Disappointing navel-gazing for the most part.

Google’s password-free logins may arrive on Android apps by year-end

Project Abacus creates a “Trust Score API” – an interesting concept which intends supplant the need for passwords or other explicit authentication demands, by taking ambient readings from sensors and user interaction patterns with their device to determine how likely it is that the current holder/user is equivalent to the identity being asserted/authenticated.

This is certainly more interesting technology, if only because it allows for the possibility that any organization/entity that wishes to set their own tolerance/threshold per-usage can do so, using different “Trust Scores” depending on how valuable the data/API/interaction is that the user is attempting. A simple lookup of a bank balance could require a lower score than making a transfer of money out of an account, for example.

The only trick to this is the user must allow Google to continuously measure All The Thingz from the device – listen on the microphone, watch all typing, observe all location data, see what’s in front of the camera lens. Etc. Etc. Etc.

If launched today, I suspect this would trip over most users’ “freak-out” instinct and would fail, so kudos to Google for taking it slow. They’re going to need to shore up the reputation of Android phones and their inscrutably cryptic if comprehensive permissions model and how well that’s sandboxed if they’ll ever get widespread trust for Google to watch everything you’re doing.


Looks like Microsoft is incorporating “widely-used hacked passwords” into the set of password rules that Active Directory can enforce against users trying to establish a weak password. Hopefully this’ll be less frustrating than the “complex passwords” rules that AD and some of Microsoft’s more zealous customers like to enforce, making it nigh-impossible to know what the rules are let alone give a sentient human a chance of getting a password you might want to type 20-50 times/day. [Not that I have any PTSD from that…]

Unfortunately, they do a piss-poor job of explaining how “Smart Password Lockout” works. I’m going to take a guess how this works, and hopefully someday it’ll be spelled out. It appears they’ve got some extra smarts in the AD password authentication routine that runs at the server-side – it can effectively determine whether the bad password authentication attempt came from an already-known device or not. This means that AD is keeping a rolling cache of the “familiar environments” – likely one that ages out the older records (e.g. flushing anything older than 30 days). What’s unclear is whether they’re recording remote IP addresses, remote computer names/identities, remote IP address subnets, or some new “cookie”-like data that wasn’t traditionally sent with the authentication stream.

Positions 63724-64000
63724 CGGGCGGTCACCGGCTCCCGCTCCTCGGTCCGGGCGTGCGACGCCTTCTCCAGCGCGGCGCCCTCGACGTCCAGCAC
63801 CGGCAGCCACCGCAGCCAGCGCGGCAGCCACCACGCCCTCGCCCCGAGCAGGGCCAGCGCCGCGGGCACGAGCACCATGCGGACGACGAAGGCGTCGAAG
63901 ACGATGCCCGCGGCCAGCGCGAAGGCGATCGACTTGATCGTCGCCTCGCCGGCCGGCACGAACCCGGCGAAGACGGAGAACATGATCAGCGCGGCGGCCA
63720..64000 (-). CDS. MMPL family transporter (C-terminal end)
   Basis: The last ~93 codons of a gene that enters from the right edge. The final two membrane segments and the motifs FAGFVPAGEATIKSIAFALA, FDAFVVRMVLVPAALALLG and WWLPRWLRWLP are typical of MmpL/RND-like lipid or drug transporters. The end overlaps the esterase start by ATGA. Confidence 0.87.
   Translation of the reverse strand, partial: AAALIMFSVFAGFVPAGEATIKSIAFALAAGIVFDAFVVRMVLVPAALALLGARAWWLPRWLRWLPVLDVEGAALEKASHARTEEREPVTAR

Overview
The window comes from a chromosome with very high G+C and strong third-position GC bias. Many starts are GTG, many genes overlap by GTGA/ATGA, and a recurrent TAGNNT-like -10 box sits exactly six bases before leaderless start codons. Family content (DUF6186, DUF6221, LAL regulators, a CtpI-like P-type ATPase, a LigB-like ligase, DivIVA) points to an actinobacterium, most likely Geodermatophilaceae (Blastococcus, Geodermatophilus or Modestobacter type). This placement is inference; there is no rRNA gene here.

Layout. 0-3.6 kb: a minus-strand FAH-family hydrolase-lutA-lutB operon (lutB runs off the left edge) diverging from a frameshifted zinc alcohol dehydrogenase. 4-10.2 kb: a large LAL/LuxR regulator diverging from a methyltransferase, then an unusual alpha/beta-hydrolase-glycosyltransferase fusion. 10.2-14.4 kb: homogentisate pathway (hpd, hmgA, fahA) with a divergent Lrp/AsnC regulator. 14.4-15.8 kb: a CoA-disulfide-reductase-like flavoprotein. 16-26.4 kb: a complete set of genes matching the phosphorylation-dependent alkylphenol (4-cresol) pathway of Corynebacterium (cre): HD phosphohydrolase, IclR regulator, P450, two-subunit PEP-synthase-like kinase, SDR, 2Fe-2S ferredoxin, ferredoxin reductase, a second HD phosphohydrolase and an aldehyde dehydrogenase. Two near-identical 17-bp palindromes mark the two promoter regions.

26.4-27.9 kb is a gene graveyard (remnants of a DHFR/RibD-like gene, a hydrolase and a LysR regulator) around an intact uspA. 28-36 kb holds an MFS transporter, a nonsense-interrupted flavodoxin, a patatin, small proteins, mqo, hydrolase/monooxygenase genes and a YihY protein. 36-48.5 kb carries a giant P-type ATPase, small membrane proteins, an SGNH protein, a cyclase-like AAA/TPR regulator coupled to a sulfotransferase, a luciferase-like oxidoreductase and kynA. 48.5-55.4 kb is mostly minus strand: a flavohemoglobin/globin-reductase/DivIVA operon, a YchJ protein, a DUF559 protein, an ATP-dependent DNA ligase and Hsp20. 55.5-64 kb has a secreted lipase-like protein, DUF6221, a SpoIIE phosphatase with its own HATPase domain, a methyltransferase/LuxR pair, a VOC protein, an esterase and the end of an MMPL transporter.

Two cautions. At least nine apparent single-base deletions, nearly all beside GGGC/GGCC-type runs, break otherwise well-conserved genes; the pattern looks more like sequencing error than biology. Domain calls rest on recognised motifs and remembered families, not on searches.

If this is based on Kerberos/SAML exchanges, then it’s quite possible to capture the remote identity of the computer from which the exchange occurred (at least for machines that are part of the Active Directory domain). However, if this is meant as a more general-purpose mitigation for accounts used in more Internet (not Active Directory domain) setting, then unless Active Directory has added cookie-tracking capabilities it didn’t have a decade ago, I’d imagine they’re operating strictly on the remote IP address enveloped around any authentication request (Kerberos, NTLM, Basic, Digest).

Still seems a worthwhile effort – if it allows AD to lockout attackers trying to brute-force my account from locations where no successful authentication has taken place – AND continues to allow me to proceed past the “account lockout” at the same time – this is a big win for end users, especially where AD is used in Internet-facing settings like Azure.

Recent Articles on Data Security

Summaries and comments on some [not-so-] recent articles that caught my attention…

It’s Audit Time. Do You Know Where Your Private Data Is?

  • data encryption is becoming more commonplace, especially on mobile devices
  • “full disk encryption” is fashionable, but the security of that encrypted data depends heavily on key management and authentication
  • A little more user education on “physical security” can help avoid the risks for which encryption is layered on thick and gooey
  • “California’s Office of Privacy Protection issued a clarification [of CSB 1386] that defined encryption as AES, the government’s official encryption system.”

Commentary: I’m in full agreement that “full disk encryption” is the easy answer to multiple regulatory burdens, and that key management (i.e. being able to recover lost or damaged keys – to be able to recover the data) and authentication (i.e. strength of the authentication that stands between the keyboard and the decryption keys) are vital.